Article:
A pair of Democratic congressman from Michigan are asking Hewlett-Packard CEO Mark Hurd to explain why he cashed in more than a $1 million worth of stock options just before a scandal concerning boardroom leaks became public.
In their letter, which was written on Dec. 12 and released this week, U.S. Reps. John Dingell and Bart Stupak, who sit on a panel of the House Energy and Commerce Committee that is investigating the Palo Alto, Calif. company, wrote to Hurd to explain the $1.37 million transaction.
“In that regard, it appears from the enclosed chart on HP executive trading, that you voluntarily cashed in $1.37 million worth of options on August 25, 2006, the very same day that you were questioned by Wilson Sonsini attorneys who were investigating the investigation,” the two congressman wrote in the letter.
The letter indicates that Hurd cashed in his stock options just before a Sept. 6 filing with the U.S. Securities and Exchange first detailed that the company had started a far-ranging probe to find the source of leaks from the companys boardroom to various media organizations.
On Dec. 14, an HP spokesperson told eWEEK: “This is not a new matter and we look forward to responding to the committees inquiry.”
At the heart of the scandal is the fact that investigators hired by HP used pretexting—a controversial method of using a persons Social Security number and other personal information to trick telephone companies into giving out private telephone records—to find the source of the boardroom leaks.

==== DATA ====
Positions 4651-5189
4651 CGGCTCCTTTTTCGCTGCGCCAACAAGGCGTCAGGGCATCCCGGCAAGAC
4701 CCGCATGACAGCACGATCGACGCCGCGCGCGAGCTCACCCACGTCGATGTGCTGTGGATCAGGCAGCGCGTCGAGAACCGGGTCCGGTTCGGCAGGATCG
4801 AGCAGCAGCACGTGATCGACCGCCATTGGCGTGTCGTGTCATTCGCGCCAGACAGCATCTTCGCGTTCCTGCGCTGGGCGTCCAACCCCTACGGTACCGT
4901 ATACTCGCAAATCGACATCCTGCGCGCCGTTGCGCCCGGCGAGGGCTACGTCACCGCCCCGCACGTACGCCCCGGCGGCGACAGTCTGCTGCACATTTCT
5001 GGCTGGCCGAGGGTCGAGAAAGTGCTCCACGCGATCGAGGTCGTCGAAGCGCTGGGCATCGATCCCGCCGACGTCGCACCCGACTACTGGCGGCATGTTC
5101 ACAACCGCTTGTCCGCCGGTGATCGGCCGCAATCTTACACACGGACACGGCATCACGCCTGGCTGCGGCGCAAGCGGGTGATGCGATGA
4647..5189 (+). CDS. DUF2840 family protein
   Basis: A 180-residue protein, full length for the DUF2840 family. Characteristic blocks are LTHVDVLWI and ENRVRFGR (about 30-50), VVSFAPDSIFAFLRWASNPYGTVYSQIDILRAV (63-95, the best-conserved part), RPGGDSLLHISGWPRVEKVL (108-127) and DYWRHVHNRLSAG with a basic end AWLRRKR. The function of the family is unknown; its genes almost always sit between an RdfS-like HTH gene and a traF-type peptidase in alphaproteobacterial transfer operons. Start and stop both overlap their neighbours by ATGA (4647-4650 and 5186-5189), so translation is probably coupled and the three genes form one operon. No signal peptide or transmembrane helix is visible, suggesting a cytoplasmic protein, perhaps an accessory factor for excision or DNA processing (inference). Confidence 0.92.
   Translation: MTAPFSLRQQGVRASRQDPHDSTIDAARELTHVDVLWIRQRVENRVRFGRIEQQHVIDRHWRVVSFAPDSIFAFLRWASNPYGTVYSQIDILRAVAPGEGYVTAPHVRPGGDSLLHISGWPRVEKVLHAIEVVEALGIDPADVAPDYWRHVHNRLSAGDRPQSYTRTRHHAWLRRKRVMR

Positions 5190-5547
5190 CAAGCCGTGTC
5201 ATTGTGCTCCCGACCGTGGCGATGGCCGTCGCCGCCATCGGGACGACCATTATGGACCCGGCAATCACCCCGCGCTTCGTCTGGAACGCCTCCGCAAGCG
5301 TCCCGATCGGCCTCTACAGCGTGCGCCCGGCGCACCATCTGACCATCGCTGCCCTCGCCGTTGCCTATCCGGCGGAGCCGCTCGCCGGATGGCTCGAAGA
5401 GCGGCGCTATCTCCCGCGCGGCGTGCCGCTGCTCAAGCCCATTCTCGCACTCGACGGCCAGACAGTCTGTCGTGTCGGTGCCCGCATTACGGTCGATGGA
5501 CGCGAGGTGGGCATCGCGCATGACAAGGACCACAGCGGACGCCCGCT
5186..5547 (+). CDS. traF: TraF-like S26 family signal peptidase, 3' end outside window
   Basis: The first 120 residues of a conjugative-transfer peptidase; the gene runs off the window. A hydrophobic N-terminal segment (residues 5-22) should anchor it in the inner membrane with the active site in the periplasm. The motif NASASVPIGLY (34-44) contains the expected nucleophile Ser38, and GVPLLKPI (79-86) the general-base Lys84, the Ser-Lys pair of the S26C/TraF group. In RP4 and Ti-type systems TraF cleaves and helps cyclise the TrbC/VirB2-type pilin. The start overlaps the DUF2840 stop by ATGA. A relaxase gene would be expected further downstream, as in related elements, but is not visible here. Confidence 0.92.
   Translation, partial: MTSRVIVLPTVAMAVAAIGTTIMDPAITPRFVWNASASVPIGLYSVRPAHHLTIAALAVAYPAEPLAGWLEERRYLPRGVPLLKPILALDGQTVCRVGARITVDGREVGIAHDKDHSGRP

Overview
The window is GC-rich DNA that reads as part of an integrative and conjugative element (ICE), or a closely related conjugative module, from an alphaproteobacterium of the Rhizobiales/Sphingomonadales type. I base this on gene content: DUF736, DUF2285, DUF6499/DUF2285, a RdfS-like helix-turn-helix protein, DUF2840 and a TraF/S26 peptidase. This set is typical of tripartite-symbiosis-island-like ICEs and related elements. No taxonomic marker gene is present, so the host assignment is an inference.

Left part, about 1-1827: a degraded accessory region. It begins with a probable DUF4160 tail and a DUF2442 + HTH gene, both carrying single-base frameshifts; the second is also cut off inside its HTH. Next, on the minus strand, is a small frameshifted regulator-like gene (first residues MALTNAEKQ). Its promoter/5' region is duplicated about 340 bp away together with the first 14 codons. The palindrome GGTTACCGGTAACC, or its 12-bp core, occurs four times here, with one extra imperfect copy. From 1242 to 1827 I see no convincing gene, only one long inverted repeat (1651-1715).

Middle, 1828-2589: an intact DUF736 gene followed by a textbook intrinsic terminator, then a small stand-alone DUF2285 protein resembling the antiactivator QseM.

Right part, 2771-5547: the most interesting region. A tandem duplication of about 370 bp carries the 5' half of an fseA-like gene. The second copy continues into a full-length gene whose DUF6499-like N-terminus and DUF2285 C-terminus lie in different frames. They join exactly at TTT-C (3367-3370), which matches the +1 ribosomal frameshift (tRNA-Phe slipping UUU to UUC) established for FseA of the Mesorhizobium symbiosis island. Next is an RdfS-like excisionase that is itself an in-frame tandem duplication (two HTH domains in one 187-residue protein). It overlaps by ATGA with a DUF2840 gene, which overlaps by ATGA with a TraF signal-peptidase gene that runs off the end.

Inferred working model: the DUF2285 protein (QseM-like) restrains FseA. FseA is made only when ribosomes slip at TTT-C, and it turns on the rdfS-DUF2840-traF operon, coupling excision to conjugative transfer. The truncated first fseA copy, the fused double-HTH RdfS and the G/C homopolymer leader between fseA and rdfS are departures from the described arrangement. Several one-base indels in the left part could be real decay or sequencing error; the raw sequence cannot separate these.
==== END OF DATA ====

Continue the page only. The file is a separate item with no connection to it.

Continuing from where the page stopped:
The resulting investigation led the California Attorney Generals Office to file criminal charges against Patricia Dunn, the former chairman of the companys board of directors, and four other people connected in the case.
On Dec. 7, HP announced that it had settled a civil lawsuit with California prosecutors for $14.5 million.
Hurd and Dunn would later testify before the House subcommittee about the use of pretexting and HPs internal investigation.
In their letter, Dingell and Stupak question the timing of the stock sale. The two congressmen write that there has been a number of “backdating” scandals at large companies, which “have raised questions about whether executives are cashing in (bullet dodging) while in possession of potentially damaging material facts that shareholders do not know.”
The letter asks for a response from Hurd and HP by Dec. 21.